Pharmacy is one of the most time-crunched professions. Multiple patients can arrive simultaneously for hours, each wanting personalized service and some not feeling well.
 
This fast-paced environment seems at odds with what the word “counseling” means to many pharmacists.
 
Historically, counselors have been portrayed as Sigmund Freud clones, devoting hour after hour to sorting through a client’s problems. However, pharmacist counseling obviously can’t look like this. There’s not enough time to sit quietly with a patient to identify and discuss key issues.
 
Instead, interactions are usually brief and concise, with few wasted words and one question always in mind: Do you understand? Unless a particularly assertive patient demands some of your time, counseling often gets sacrificed for other pressing concerns.
 
Pharmacy practice is becoming more reliant on interactions, evolving into a point-of-care service from a product delivery service. As a result, pharmacists will need to interact with patients more meaningfully and frequently.
 
As medications have become more plentiful and frequently used, informing patients about their medication therapies has become more critical. For some time now, pharmacists have been trained to speak with patients about their medications in order to make sure that the drug is understood, from mechanism of action, to dosage instructions, to indications.
 
In my opinion, this isn’t counseling; it’s consulting. Although this distinction may seem semantic, it has important implications for pharmacy practice.
 
Ultimately, counselors are advice-givers. They tell patients what they should do, and patients simply obeys orders. Counselors reflect back to patients (“What I heard you say was…”) and force them to find answers on their own. Counselors assume that the patient is unable to function effectively and must be retrained to do so.
 
Consultants, on the other hand, are behavioral facilitators. They provide information and guidance to patients about taking medications without telling them how to do it. They gather important data by asking questions and listening, and then share it with patients to enhance their understanding of the important facts. They prepare patients to be responsible for their own behavior by understanding their health situations and offering ideas about how to handle them.
 
Pharmacists are experts in drugs, so training them to ask patients if they have any questions about their medications isn’t effective. Why would they have questions, anyway? They probably know next to nothing about what they’re taking or the condition that makes it necessary.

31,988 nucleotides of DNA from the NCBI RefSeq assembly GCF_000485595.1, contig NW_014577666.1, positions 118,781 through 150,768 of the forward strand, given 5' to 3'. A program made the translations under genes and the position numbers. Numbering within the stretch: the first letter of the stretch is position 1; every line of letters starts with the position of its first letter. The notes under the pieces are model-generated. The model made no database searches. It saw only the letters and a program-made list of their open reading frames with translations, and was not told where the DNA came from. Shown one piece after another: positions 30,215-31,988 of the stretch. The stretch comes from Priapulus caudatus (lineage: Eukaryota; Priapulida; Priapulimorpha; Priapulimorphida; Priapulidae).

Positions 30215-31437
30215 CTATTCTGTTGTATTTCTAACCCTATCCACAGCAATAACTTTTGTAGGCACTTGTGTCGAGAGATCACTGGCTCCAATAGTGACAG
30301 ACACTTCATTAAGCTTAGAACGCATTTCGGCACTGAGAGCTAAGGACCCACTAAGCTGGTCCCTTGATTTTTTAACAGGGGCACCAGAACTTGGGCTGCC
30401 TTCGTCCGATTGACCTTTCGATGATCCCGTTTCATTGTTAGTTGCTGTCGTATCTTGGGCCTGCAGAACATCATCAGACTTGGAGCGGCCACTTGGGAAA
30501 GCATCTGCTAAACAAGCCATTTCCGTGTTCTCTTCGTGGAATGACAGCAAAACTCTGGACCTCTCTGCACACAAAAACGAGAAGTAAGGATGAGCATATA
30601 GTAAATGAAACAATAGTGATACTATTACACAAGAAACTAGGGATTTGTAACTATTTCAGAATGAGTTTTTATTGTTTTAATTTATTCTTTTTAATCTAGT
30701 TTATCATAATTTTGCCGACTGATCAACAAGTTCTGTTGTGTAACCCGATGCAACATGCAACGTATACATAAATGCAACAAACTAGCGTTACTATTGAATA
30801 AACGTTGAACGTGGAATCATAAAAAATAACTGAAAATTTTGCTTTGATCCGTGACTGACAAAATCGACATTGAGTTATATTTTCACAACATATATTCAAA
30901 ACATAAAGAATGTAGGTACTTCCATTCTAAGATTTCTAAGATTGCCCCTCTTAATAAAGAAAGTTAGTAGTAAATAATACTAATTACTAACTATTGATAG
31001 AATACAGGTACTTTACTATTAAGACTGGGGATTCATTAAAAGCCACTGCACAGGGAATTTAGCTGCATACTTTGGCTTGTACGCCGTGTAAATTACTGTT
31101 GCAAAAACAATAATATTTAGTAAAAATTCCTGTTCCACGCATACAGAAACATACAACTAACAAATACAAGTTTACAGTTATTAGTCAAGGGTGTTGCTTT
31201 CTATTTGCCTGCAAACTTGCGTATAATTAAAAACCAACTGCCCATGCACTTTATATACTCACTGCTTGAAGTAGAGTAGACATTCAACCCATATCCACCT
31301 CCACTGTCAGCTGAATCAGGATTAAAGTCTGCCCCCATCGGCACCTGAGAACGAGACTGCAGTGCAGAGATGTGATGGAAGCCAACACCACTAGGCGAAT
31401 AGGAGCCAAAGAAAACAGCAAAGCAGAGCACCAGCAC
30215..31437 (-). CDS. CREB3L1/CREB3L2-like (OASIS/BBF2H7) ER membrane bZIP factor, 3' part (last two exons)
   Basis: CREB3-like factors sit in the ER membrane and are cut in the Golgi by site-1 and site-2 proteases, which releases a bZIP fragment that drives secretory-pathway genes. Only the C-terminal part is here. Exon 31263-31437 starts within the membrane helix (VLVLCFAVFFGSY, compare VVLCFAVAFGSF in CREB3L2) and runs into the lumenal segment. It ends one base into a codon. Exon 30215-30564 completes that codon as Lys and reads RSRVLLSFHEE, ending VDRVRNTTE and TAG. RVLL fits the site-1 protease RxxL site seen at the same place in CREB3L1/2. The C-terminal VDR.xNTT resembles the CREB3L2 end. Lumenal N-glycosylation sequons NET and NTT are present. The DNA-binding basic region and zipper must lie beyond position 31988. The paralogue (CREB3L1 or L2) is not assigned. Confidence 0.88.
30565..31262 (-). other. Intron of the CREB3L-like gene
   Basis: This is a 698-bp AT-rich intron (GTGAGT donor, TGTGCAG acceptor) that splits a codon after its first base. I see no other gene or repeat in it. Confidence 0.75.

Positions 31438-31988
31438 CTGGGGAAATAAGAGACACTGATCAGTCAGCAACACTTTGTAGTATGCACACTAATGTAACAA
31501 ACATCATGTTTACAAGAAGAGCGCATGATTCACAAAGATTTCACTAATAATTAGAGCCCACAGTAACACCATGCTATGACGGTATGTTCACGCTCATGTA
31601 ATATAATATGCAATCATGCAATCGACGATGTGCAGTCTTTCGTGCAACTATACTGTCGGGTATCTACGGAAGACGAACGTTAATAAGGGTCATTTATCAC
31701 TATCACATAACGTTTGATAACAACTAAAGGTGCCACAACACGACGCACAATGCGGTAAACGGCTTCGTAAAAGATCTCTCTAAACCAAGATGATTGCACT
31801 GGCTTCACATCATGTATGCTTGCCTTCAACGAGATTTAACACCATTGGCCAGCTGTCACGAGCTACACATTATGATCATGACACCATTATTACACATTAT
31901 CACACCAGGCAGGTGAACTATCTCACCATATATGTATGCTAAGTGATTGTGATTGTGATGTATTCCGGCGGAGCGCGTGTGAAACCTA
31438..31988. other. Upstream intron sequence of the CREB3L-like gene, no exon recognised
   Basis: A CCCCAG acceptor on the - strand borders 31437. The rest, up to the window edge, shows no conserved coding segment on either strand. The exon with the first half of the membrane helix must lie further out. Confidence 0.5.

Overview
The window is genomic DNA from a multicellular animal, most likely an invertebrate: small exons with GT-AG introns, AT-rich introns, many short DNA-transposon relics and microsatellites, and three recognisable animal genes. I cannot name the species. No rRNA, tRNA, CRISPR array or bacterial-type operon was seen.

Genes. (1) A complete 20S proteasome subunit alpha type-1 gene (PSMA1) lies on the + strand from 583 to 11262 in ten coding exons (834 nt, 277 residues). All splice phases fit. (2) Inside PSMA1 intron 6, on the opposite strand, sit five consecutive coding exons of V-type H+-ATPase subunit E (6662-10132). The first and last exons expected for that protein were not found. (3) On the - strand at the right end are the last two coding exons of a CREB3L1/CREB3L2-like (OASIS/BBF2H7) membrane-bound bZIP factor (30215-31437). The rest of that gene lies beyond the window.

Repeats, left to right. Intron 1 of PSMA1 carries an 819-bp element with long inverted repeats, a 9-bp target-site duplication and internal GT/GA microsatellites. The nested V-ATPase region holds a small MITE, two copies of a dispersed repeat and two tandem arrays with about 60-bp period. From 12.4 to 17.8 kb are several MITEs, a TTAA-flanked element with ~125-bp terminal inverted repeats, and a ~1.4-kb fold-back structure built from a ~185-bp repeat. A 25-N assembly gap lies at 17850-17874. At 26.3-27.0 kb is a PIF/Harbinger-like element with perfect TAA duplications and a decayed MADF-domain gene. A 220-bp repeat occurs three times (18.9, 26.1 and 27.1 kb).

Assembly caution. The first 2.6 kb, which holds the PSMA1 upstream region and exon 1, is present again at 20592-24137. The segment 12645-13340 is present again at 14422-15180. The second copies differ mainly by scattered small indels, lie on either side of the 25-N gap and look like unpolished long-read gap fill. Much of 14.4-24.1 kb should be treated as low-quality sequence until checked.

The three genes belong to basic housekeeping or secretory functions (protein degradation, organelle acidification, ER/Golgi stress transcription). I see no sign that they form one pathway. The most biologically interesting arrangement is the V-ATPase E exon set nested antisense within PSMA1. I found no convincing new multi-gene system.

Pharmacists are trained to ask to cover liability, to say that “patients were counseled,” but we can do better.
 
Pharmacists are in a great position to be helpful to their patients. Patients don’t know what they don’t know, and a few good questions can go a long way in making them aware of that. They’re also very unlikely to admit that they’re worried, scared, overwhelmed, or confused.
 
Asking for help puts an individual in a vulnerable and humble position. Few of us enjoy admitting that we need someone else to do something that we can’t do on our own. Pharmacists must give advice and counsel without making the patient feel badly about asking, and the consultant model is perfect for this task.
 
Here are some ideas for consulting with your patients. They’re admittedly quite general and will need to be customized for your practice environment.

1. Access your ignorance.
Don’t make assumptions about why patients are noncompliant, why they may have a certain condition, or how much they care about their own health. The fewer inferences you make about why a patient behaves in some way, the less often you’ll stick your foot in your mouth.

2. Ask a specific question and listen.
Instead asking patients if they have any questions, be more exact. Ask things like:
  • “Do you understand how this medication works?”
  • “This medication may cause ______. Will these possible side effects cause significant problems for you?”
  • “When you take this medication, there are things you shouldn’t do or take (list them). Will this cause a problem for you?”
3. Explore the patient’s situation.
This may help with adherence and compliance issues. Consider questions like:
  • “What makes it hard to remember to take your medications?”
  • “When you forget to take your medications, why does that usually happen?”
  • “Is there someone in your life who can help you remember?”
  • “Do you understand why it’s so important to take this medication as instructed?”
4. Make yourself available.
If patients resist your efforts, make it clear that you can be ed later.

Even if you can’t do all of this in a single interaction, attempting some of it is better than asking, “Do you have any questions?” As many of you would probably agree, the answer to that is almost invariably “no.”
So much more can potentially be accomplished with just a small change in focus. Now, go and build those relationships with your patients!